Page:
Aim: To review the available published literature and documentary material relevant to smoking by Pacific peoples in New Zealand.
Methods: Electronic databases and websites were searched using a range of search words.
Results: Over 30% of Pacific adults in New Zealand reporting being smokers in the 2006 Census, compared to 21% of the whole adult population. Smoking by Pacific women increased from 23% in 1996 to 27% in the 2006 census. Other survey data indicates some fall in the prevalence of daily smoking from 35% in 2002/3 to 26% in 2006/7. The prevalence of smoking by Pacific Year-10 students declined sharply during 1999-2007, from 29% to 16%. Smoking inside the homes of Pacific students has declined during 2001-7, from 35% to 26%. We found little government attention to smoking by Pacific peoples, and no specific central government plan for Pacific tobacco control.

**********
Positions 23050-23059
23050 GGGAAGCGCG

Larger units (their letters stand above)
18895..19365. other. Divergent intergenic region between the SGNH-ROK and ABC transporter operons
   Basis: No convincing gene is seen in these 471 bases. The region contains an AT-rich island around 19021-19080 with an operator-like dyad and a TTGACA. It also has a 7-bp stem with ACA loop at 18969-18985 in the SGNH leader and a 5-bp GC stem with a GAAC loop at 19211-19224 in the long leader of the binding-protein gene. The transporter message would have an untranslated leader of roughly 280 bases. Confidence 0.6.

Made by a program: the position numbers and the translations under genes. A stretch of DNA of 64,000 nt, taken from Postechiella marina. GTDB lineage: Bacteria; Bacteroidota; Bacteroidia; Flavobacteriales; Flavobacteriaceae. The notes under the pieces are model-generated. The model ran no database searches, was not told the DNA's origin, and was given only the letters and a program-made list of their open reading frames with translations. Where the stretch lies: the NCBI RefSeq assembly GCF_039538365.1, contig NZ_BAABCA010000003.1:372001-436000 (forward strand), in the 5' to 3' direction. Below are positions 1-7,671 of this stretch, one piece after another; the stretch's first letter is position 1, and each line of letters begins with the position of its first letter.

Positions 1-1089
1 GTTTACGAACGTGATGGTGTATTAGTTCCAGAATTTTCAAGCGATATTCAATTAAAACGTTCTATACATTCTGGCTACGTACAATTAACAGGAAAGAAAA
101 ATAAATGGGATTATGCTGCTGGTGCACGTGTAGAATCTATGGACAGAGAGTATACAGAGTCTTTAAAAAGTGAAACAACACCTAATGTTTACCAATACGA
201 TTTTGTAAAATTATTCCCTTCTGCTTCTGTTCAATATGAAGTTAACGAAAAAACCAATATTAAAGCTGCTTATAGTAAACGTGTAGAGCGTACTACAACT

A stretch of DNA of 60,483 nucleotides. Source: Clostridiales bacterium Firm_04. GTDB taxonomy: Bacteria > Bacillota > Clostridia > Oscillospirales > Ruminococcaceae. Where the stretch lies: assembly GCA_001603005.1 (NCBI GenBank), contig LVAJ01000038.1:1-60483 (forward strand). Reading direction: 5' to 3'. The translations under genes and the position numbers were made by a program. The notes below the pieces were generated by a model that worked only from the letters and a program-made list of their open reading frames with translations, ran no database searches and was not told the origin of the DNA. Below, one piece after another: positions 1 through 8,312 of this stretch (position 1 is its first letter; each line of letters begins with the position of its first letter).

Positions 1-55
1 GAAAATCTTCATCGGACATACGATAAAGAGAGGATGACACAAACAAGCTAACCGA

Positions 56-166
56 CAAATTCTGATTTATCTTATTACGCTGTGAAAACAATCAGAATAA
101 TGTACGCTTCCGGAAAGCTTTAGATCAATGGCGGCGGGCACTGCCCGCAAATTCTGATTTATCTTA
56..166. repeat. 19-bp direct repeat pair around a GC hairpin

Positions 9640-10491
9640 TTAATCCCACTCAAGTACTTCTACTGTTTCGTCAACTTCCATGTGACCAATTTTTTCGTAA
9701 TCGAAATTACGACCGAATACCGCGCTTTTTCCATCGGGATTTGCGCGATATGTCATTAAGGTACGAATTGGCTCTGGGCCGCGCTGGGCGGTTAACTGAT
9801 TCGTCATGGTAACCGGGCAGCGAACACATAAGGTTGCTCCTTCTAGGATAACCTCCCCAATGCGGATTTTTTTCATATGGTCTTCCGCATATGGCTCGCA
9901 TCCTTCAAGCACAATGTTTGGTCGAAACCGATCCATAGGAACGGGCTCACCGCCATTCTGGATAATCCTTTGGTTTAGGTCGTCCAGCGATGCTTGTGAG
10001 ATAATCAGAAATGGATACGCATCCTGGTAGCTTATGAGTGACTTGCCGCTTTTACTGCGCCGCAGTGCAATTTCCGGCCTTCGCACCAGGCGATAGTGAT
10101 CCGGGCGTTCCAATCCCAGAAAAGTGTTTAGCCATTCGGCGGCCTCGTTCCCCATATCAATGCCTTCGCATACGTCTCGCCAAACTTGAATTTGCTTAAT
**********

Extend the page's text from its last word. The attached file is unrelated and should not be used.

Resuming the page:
Conclusions: The threat to health from smoking and secondhand smoke exposure is higher for Pacific peoples and contributes to health inequalities in New Zealand. There is a need for tobacco control interventions specific to Pacific peoples, with some policy shortcomings needing to be urgently addressed. A central government plan for Pacific tobacco control is required. Some progress has occurred, particularly in the decrease of smoking by Pacific youth, and the increase in smokefree Pacific homes.